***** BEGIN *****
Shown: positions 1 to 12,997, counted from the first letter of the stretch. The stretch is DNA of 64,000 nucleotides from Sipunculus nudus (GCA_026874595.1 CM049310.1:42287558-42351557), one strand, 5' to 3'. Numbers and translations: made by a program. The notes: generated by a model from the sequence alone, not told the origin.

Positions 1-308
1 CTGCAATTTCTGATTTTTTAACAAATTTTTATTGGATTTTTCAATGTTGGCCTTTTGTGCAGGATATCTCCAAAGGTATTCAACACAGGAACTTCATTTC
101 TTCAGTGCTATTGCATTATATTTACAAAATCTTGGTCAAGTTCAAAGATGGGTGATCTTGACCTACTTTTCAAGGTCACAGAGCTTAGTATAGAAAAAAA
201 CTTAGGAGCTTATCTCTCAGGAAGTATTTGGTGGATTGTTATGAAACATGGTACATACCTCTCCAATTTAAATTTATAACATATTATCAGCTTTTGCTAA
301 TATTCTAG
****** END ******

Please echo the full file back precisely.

Shown: positions 1 to 12,997, counted from the first letter of the stretch. The stretch is DNA of 64,000 nucleotides from Sipunculus nudus (GCA_026874595.1 CM049310.1:42287558-42351557), one strand, 5' to 3'. Numbers and translations: made by a program. The notes: generated by a model from the sequence alone, not told the origin.

Positions 1-308
1 CTGCAATTTCTGATTTTTTAACAAATTTTTATTGGATTTTTCAATGTTGGCCTTTTGTGCAGGATATCTCCAAAGGTATTCAACACAGGAACTTCATTTC
101 TTCAGTGCTATTGCATTATATTTACAAAATCTTGGTCAAGTTCAAAGATGGGTGATCTTGACCTACTTTTCAAGGTCACAGAGCTTAGTATAGAAAAAAA
201 CTTAGGAGCTTATCTCTCAGGAAGTATTTGGTGGATTGTTATGAAACATGGTACATACCTCTCCAATTTAAATTTATAACATATTATCAGCTTTTGCTAA
301 TATTCTAG